For a Single-Crust Pie:
1 1/2 cup flour
1/2 tsp salt
1/4 cup cold butter
1/4 cup vegetable shortening
4 to 5 Tbsp ice water
For a Double-Crust Pie:
2 cups flour
1 tsp salt
1/3 cup cold butter
1/3 cup vegetable shortening
5 to 7 Tbsp ice water
This is a really good video to watch that uses a similar method to this recipe, so that you can see how the dough should look at various stages.
Make the Crust
In a large bowl, combine the flour and salt. Using a pastry-cutter, cut in the butter until the mixture is very crumbly, similar to cornmeal. (Be sure to start with the butter, starting with the shortening can lead to over-worked dough). Cut in the shortening until the mixture resembles small peas.
Sprinkle 1 Tbsp of ice water over a portion of the flour mixture and gently stir it with a fork. Repeat with 4 more Tbsp of water, each time adding the water to a dry section of dough. If the dough still looks dry, add a bit more water (in winter I find that I always use the full 7 Tbsp, but in summer when it’s humid and the butter is warm 6 is usually enough). At this point, if you squeeze the dough it should hold together.
If making a single-crust pie gather all the dough together and wrap it in cling-wrap, then flatten it into a disk and place in the fridge for 30 minutes. (If making a double-crust pie divide the dough in half first).
Roll out the Dough
Put a few drops of water on your counter so that the wax paper will stick. Put down the first sheet of wax paper, sprinkle it with flour, and put your dough-disk in the center. Sprinkle with more flour and place the second sheet on top. (If the dough looks very dry at this point, sprinkle with a small amount of water, it it looks quite wet, sprinkle with more flour).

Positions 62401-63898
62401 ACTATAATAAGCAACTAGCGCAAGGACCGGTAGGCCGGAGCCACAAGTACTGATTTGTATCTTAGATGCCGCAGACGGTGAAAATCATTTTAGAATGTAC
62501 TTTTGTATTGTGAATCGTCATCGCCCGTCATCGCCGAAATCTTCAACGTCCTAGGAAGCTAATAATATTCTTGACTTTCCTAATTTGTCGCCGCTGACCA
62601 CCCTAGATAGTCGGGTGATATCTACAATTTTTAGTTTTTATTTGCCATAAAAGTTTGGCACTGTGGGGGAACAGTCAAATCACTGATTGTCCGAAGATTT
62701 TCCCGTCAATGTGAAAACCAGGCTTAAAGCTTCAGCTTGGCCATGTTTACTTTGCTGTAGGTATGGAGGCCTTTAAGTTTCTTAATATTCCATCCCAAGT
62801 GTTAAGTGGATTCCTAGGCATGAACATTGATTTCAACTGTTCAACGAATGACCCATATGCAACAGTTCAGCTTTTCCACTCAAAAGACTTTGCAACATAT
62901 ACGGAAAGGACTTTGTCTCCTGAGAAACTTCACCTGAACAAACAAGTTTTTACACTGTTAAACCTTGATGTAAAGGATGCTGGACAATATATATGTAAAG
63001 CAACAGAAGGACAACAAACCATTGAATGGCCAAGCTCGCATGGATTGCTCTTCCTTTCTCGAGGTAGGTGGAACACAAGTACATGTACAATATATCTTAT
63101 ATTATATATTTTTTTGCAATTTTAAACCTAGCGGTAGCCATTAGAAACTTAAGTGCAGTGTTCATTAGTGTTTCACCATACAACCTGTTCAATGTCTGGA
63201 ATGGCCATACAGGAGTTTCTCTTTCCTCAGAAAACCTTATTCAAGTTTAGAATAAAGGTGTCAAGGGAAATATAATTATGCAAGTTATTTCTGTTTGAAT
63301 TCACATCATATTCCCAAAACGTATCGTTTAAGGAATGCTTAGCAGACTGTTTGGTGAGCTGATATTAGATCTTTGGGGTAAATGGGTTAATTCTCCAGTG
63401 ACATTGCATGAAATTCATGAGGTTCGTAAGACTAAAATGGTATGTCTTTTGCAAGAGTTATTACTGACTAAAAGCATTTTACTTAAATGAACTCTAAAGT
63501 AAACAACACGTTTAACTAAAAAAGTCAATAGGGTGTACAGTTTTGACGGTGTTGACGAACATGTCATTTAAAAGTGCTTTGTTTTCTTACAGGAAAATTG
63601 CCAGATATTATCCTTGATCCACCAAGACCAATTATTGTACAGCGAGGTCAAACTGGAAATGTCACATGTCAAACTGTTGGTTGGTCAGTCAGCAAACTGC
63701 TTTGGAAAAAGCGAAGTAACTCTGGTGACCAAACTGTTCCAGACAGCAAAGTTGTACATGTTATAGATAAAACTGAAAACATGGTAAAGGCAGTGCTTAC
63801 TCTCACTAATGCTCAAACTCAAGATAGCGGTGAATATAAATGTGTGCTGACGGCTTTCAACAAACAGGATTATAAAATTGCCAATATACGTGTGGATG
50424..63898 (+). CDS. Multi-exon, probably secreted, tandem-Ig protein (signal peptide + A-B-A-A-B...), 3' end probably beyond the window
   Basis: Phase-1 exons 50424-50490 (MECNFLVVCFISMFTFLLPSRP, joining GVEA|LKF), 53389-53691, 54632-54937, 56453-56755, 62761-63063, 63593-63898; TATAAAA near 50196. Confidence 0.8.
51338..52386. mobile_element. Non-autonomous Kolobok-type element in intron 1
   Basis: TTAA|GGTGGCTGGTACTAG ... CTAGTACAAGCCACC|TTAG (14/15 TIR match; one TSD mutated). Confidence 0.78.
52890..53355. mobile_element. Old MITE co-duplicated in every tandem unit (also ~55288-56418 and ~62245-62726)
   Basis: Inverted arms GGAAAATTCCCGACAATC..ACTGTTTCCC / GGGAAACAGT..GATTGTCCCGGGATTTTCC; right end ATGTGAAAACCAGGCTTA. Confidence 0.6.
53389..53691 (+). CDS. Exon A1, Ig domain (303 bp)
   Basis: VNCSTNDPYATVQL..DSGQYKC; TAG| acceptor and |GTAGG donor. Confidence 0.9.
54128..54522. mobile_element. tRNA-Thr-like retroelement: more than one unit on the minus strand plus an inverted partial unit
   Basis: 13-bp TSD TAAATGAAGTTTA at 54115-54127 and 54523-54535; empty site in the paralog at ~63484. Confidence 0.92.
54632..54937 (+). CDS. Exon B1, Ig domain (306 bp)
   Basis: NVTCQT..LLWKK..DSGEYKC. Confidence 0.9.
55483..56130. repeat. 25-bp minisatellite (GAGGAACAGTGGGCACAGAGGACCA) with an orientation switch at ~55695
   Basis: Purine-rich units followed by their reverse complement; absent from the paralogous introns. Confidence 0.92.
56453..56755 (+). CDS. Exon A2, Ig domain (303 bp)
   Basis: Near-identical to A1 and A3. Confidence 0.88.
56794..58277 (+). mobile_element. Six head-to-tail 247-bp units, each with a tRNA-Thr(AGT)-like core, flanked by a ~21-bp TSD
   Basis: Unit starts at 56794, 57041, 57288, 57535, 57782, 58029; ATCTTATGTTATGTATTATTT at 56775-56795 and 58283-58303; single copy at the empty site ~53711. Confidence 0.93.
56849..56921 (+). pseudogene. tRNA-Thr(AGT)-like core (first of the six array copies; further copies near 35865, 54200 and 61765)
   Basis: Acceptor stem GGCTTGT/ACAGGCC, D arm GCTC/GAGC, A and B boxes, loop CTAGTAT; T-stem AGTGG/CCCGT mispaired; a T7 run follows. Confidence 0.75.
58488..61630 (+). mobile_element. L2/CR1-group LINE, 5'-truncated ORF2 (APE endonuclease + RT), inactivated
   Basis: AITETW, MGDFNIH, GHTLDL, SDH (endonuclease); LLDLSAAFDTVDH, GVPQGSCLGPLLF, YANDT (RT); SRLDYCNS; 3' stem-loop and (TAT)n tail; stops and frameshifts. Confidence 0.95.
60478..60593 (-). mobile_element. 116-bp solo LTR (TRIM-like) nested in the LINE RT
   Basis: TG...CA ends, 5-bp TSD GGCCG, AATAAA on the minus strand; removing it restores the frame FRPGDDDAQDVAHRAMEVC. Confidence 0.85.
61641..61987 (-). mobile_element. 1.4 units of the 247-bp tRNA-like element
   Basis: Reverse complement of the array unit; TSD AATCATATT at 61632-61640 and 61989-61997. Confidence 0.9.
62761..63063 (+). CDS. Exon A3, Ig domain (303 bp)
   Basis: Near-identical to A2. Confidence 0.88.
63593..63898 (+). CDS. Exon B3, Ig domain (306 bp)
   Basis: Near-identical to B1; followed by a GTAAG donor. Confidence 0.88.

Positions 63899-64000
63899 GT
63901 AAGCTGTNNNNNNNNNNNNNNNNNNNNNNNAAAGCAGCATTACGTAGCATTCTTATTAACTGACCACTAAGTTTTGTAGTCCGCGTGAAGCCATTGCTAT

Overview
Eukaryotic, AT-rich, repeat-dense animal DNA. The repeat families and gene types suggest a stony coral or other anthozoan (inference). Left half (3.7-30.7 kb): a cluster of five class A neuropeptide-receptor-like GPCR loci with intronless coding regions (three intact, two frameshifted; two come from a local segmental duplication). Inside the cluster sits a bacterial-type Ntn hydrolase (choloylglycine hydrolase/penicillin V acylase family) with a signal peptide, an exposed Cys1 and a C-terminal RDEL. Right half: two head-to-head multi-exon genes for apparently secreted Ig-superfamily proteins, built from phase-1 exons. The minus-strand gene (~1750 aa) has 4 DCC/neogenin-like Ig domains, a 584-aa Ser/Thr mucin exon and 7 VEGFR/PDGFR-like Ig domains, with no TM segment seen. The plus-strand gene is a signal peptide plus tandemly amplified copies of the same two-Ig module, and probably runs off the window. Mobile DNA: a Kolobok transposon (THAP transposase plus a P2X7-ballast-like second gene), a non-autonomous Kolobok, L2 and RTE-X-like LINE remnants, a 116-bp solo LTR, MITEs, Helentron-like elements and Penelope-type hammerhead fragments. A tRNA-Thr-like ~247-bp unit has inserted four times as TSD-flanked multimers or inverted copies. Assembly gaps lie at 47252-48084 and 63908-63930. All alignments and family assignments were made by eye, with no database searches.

Roll out the dough, starting in the center and then rolling in multiple directions – like the spokes of a wheel. The goal is a rough circle.
Assembling the Pie
Once your dough circle is large enough (check by placing your pie-pan upside down on the crust, there should be a 1- 2 inch border), peel off the top layer of wax paper. Pick up the dough and turn it over into your pie pan, peel the 2nd layer of wax paper off.
The dough should hang over the edge of the pan by half an inch. If it doesn’t, patch the dough with pieces from where it overhangs a lot. Be sure to really press the new pieces in so that they stick.
Put your filling in the pie. If you have a top crust, roll it out as you did for the bottom crust, and turn it over onto the pie.
Trim your pie-crust edges to approximately 1/2 inch, and fold them under (this makes a neater edge). Flute the edges (ask someone or watch the video starting about 13 min).
Before the pie goes into the oven cover the edges in strips of tin-foil so they won’t burn, and if you have a top crust cut in several vents for steam.